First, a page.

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Thursday, January 16, 2020

TERROR AND TOURISM: The Economic Consequences of Media Coverage
Timothy J. Besley, Thiemo Fetzer, Hannes Felix Mueller          
CEPR DP No. 14275 | 06 January 2020

Violent events in a destination are followed by sharp spikes in negative media reporting and subsequent reductions in tourist activity. Media coverage of violence has a large independent effect on tourist spending beyond what can be accounted for by controlling for the incidence of violence. The effect of violence and news coverage varies markedly across both destination and origin countries.

These are the central findings of a new CEPR study Timothy Besley, Thiemo Fetzer and Hannes Mueller, which examines the economic effects of news coverage of violent events. They analyse credit card data on tourism spending from 114 origin countries and five tourist destinations – Turkey, Egypt, Tunisia, Israel and Morocco – with a large corpus of more than 446,000 newspaper articles covering news on the five destination countries from a subset of 57 tourist origin countries. Among the findings:   

  • There is robust relationship between the intensity of reporting on violence and subsequent drops in tourism activity.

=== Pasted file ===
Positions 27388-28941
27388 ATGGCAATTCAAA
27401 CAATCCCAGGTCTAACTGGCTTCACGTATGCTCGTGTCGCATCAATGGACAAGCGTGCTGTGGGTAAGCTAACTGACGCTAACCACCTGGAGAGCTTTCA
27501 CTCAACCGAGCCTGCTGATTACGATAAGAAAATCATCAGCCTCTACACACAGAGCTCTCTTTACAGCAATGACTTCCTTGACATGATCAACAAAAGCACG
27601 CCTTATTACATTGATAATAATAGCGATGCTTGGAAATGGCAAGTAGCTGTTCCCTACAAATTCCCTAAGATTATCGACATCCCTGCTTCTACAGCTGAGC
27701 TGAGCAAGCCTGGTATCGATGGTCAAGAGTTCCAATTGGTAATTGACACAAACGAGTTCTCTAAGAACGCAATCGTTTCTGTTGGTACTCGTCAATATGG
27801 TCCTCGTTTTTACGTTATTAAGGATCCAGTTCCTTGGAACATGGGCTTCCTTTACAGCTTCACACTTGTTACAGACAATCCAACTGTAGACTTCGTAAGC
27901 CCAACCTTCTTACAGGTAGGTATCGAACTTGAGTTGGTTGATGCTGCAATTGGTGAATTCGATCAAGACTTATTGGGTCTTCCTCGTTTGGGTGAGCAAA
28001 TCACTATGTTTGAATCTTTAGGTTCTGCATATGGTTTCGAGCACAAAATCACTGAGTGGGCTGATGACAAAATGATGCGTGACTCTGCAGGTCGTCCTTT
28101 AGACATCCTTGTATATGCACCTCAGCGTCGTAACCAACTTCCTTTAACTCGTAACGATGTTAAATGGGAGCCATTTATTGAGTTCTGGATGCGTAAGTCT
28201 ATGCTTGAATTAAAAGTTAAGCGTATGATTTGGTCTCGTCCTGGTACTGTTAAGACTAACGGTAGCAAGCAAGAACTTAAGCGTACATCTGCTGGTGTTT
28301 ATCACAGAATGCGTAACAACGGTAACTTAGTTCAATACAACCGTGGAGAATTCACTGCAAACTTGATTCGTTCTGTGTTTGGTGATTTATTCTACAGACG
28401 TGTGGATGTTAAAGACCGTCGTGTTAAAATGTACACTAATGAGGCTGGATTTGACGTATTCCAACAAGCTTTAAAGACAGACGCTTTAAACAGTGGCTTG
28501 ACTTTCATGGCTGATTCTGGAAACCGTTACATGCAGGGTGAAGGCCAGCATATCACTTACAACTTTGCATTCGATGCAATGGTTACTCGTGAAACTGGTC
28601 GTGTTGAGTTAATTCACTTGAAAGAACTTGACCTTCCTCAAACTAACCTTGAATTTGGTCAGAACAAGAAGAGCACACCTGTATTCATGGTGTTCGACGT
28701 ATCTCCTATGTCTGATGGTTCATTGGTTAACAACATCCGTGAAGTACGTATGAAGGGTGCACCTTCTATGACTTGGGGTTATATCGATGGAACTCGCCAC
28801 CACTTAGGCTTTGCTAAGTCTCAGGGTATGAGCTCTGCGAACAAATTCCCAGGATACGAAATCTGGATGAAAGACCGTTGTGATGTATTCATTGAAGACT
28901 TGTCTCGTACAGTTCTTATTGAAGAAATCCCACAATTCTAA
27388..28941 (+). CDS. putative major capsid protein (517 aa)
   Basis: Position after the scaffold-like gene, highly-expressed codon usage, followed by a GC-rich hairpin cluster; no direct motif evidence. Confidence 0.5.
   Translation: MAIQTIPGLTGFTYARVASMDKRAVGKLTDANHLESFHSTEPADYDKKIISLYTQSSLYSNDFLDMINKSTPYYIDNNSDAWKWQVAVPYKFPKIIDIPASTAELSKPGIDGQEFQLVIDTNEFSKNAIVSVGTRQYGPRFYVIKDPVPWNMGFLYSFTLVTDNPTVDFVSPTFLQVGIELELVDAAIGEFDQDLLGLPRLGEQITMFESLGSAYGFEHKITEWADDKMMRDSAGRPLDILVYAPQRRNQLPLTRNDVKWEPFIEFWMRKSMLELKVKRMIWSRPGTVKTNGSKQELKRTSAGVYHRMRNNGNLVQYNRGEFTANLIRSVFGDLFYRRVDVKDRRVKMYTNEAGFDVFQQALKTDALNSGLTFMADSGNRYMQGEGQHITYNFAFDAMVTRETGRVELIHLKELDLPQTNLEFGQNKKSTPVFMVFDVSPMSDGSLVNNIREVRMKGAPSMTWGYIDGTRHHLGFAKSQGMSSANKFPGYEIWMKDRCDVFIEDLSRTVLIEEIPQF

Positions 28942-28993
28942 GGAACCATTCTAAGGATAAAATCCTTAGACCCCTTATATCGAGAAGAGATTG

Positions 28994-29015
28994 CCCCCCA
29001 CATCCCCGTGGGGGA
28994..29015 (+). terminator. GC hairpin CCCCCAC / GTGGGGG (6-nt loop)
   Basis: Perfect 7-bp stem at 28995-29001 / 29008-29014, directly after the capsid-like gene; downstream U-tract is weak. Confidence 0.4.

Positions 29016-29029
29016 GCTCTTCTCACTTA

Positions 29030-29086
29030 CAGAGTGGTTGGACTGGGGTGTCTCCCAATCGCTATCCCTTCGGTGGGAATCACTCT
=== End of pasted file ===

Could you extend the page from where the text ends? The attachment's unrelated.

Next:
• If media-reporting switches from reporting on topics unrelated to violence to covering only stories about tourists being targeted, then tourism spending drops by about 56% a month later.
  • This effect is persistent, lasting for about nine months following the coverage.
  • Tourists with more information react less to inflammatory media reporting because they have a broader informational base, and this can be an important factor in the overall effect of violence on economic ties.
  • The effect of violence and news coverage varies markedly across both destination and origin countries. 
  • Many individuals may lack the capacity or desire to collect and use all available information and simply take news coverage in their home country at face value. This can produce biased beliefs about the actual safety of danger of a destination since the same event is reported with different degrees of intensity in different countries.
  • About a third of the weight in terms of updating beliefs comes from country-specific news reporting but there is significant heterogeneity across countries and events.

The study shows that the economic impact of violent events on tourism activity is significantly driven by the underlying news reporting, indicating that the media is indeed powerful in affecting international flows of tourists.

Figure 6: Overall aggregated spending patterns of British- and German-issued cards in Tunisia in the wake of the Sousse attack 

Note: The drop in tourism spending is markedly larger for British-issued cards. 


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